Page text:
City looks to raise SEPA standards

Published on Thu, Jul 31, 2003 by Rebecca Schwarz Kopf

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City looks to raise SEPA standards

By Rebecca Schwarz Kopf

The city of Blaine is looking to raise State Environmental Policy Act (SEPA) thresholds in an effort to develop a better process for better development. However, some residents are concerned the changes will negatively affect the community.

“In the city’s continuing effort to create a straight forward, uncomplicated permit review process, the raising of SEPA thresholds for specific construction activities is just one element of that effort,” city planner Russell Nelson said. “The new SEPA thresholds would lead to the removal of redundancy in the permit review process without compromising the community’s environmental integrity.”

The city council reviewed the planning commission’s SEPA proposal last month, but sent it back to the planning commission.

“The council sent it back to the planning commission, essentially saying the standards could be higher,” said Terry Galvin, Blaine’s community development director. “We’ve used the lowest possible threshold since the early 70s when this (SEPA) was created.”

There are now a plethora of additional regulatory constraints that are required, Galvin and Nelson said, including shoreline and land disturbance regulations. Thus the raising of the SEPA thresholds, they believe, is not as bad as some in the community think.

The proposed SEPA thresholds include: the construction or location of any residential structures of 10 dwelling units; the construction of an office, school, commercial, recreational, service or storage building with 10,000 square feet of gross floor area, and with associated parking facilities designed for 30 automobiles; the construction of a parking lot designed for 30 automobiles; and any landfill or excavation of 250 cubic yards throughout the total lifetime of the fill or excavation.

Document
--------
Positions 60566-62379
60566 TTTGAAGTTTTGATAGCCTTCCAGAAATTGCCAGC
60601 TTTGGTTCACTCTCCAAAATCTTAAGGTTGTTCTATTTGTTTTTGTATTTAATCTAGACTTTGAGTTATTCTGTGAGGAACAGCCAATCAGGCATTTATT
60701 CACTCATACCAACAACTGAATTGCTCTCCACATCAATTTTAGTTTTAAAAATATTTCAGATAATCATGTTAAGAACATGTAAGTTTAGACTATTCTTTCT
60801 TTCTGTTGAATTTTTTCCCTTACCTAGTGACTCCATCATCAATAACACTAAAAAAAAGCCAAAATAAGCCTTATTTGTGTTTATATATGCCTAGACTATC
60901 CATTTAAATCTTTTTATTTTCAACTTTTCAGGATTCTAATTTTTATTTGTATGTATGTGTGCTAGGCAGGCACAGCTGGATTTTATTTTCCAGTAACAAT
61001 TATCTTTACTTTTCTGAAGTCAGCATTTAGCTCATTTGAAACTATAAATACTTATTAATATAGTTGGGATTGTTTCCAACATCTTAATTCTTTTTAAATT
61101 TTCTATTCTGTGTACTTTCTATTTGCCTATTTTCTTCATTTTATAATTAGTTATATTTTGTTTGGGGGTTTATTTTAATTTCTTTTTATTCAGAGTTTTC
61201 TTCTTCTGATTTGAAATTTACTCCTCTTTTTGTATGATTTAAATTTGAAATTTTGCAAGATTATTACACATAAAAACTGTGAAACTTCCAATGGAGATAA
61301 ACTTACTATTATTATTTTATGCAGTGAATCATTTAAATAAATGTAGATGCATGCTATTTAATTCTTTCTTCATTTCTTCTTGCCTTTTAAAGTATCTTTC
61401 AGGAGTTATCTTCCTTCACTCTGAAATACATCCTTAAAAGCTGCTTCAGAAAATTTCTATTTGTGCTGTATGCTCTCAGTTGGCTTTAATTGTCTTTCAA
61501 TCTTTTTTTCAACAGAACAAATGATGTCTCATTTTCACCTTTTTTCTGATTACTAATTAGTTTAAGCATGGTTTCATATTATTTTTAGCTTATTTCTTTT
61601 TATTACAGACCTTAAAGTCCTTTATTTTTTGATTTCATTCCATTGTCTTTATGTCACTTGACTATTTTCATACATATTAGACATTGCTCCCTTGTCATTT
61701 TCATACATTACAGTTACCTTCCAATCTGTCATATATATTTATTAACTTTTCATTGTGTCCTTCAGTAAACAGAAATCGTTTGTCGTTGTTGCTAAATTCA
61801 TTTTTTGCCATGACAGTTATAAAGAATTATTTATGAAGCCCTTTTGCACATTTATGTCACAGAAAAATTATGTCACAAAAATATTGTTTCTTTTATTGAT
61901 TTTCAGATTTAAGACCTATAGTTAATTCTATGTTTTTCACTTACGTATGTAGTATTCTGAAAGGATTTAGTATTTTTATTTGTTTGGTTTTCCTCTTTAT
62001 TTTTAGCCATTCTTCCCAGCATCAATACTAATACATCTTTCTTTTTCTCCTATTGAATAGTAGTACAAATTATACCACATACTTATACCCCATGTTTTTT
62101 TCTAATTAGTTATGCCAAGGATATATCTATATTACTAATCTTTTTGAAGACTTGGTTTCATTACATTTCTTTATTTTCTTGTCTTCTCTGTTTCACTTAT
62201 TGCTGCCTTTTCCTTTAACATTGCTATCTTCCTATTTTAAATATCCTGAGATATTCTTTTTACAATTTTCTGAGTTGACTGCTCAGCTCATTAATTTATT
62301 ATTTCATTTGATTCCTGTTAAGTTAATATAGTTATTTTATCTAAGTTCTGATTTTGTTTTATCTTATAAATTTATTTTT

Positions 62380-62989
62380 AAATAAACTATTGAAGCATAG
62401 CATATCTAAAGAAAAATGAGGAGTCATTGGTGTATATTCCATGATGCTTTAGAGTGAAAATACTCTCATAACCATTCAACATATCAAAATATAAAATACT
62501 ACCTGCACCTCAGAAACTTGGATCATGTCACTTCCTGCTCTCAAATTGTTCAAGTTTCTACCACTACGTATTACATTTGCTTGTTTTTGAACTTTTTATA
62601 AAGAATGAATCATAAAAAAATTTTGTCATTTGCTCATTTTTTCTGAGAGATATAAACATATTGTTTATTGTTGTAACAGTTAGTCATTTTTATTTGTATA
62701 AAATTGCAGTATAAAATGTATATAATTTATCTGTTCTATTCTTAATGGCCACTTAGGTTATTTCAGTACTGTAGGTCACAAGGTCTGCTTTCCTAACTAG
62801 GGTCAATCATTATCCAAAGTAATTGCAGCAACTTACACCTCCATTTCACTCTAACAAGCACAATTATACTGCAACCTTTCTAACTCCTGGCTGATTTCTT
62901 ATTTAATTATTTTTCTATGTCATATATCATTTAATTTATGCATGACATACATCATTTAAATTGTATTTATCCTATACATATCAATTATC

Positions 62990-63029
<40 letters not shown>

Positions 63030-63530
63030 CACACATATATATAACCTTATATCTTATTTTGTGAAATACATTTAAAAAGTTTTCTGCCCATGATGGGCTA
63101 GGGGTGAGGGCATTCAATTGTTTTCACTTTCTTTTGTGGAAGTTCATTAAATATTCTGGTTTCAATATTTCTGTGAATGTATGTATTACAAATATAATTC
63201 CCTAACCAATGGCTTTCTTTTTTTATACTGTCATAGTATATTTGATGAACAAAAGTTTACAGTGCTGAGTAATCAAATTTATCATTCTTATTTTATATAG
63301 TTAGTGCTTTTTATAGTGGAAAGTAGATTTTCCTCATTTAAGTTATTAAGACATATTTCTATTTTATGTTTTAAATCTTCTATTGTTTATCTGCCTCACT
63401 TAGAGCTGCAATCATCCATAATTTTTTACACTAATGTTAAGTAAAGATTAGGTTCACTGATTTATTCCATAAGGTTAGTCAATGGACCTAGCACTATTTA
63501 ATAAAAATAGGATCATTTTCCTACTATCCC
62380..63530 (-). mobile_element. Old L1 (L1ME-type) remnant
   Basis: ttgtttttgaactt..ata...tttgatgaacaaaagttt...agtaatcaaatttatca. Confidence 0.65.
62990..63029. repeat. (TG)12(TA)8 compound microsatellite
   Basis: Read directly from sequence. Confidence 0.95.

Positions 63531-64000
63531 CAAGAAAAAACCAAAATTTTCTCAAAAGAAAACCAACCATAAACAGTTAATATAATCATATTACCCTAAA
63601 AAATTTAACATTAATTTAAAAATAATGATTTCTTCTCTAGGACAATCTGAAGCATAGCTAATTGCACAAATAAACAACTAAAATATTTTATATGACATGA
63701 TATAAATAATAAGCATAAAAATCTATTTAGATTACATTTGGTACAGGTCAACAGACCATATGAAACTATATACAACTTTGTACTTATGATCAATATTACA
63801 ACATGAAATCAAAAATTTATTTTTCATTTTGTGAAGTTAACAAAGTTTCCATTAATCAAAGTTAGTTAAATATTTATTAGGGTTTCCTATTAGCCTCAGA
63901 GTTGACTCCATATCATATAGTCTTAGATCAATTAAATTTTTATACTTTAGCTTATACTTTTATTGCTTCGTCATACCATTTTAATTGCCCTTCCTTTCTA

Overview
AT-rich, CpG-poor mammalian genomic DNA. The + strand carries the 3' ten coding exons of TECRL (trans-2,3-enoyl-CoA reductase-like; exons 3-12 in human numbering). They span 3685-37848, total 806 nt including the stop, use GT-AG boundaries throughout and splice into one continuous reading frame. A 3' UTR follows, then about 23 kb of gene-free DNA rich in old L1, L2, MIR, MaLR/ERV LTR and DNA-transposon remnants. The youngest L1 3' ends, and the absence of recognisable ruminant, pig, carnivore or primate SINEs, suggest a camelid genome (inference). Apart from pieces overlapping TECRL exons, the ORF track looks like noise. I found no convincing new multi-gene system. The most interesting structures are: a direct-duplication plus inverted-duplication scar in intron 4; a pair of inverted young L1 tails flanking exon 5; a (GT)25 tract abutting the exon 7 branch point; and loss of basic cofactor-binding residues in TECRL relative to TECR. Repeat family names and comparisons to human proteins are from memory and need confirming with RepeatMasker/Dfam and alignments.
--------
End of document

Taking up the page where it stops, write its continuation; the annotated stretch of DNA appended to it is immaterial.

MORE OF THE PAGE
Lincoln Rutter, president of the Semiahmoo Pointe Homeowners Association, addressed the council Monday evening, calling for the city to look more into the subject.

“I’m here to tell you there are a lot of people concerned,” Rutter said about the standards. “I believe this whole subject needs a lot of attention. The idea of raising the SEPA thresholds are a threat to the community. For SEPA levels to be meaningful they have to be sized to the community they’re in. When you eliminate SEPA or render it meaningless, you don’t have much to fall back on. It’s almost a joke.”

Resident Cindy Smith also spoke to the council, and asked them to keep the community more informed. “I have attended planning commission meetings,” she said, “but I think the city needs to post meeting information on the city website.”

The next SEPA action will likely take place at the next city council meeting on Monday, August 11 at city hall at 7 p.m.

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